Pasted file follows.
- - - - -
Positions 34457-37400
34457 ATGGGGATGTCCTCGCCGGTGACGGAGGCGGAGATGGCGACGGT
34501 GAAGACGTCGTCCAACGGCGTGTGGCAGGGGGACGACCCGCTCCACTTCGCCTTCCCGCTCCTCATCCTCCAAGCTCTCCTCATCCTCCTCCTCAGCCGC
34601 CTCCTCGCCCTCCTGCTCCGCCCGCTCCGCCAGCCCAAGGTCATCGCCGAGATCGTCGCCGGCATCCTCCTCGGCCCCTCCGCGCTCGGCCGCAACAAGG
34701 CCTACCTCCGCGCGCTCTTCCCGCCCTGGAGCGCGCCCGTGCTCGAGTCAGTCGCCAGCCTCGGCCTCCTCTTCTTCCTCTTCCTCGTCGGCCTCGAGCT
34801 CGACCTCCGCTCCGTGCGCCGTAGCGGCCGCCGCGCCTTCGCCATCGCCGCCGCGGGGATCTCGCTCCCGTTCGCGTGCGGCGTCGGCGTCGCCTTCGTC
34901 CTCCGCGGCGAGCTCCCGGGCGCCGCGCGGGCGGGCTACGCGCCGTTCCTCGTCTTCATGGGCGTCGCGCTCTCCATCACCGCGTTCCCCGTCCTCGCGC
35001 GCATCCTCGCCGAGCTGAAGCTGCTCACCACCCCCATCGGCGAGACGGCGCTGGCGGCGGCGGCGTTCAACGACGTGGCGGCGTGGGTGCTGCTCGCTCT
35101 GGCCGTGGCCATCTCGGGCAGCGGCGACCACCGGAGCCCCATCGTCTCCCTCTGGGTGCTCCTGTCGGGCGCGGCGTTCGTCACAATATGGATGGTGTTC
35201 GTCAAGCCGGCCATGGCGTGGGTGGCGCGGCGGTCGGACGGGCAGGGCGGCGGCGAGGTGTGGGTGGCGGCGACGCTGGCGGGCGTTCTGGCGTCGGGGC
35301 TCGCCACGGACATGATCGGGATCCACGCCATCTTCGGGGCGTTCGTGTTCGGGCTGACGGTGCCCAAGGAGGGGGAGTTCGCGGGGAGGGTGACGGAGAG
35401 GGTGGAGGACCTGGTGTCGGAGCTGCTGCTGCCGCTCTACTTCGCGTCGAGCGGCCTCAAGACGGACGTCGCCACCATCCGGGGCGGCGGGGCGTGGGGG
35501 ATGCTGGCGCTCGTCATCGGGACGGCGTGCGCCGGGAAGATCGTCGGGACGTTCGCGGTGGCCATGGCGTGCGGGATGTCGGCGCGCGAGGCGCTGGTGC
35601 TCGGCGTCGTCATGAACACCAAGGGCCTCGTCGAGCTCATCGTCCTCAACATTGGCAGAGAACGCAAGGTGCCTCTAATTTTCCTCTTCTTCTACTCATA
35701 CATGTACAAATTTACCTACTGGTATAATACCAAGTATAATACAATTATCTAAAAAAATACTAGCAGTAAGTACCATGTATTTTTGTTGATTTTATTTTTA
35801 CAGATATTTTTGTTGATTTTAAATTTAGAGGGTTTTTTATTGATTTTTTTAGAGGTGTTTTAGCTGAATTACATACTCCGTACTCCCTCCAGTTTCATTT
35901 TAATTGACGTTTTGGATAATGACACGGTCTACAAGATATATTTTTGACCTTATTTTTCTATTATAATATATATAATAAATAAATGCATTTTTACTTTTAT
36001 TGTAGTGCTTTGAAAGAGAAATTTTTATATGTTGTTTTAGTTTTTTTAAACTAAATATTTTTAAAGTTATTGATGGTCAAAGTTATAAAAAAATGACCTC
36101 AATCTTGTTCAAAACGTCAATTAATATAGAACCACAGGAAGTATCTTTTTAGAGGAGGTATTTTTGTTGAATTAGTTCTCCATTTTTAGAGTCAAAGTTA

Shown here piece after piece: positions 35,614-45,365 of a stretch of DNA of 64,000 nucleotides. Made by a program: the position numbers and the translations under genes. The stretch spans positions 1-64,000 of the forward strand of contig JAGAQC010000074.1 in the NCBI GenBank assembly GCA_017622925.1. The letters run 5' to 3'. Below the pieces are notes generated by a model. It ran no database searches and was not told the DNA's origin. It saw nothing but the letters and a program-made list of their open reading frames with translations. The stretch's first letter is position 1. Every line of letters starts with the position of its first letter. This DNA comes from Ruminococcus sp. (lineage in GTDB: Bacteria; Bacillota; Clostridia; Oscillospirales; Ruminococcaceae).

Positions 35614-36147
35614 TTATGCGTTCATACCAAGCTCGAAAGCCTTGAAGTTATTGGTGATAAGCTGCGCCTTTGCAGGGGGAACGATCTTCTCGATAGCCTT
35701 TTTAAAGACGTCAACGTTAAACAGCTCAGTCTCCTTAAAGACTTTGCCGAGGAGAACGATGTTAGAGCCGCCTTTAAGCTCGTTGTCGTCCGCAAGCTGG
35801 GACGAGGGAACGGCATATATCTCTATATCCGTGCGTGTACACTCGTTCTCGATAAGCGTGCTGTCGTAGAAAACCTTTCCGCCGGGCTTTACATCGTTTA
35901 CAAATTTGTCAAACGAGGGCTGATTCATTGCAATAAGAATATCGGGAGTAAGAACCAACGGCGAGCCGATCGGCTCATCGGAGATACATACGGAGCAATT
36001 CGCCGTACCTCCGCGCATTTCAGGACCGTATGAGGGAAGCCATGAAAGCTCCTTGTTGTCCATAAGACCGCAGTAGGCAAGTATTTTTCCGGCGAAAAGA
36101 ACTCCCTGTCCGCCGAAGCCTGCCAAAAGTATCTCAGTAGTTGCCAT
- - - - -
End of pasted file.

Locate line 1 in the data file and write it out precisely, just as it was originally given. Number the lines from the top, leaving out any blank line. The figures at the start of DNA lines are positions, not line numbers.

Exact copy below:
Positions 34457-37400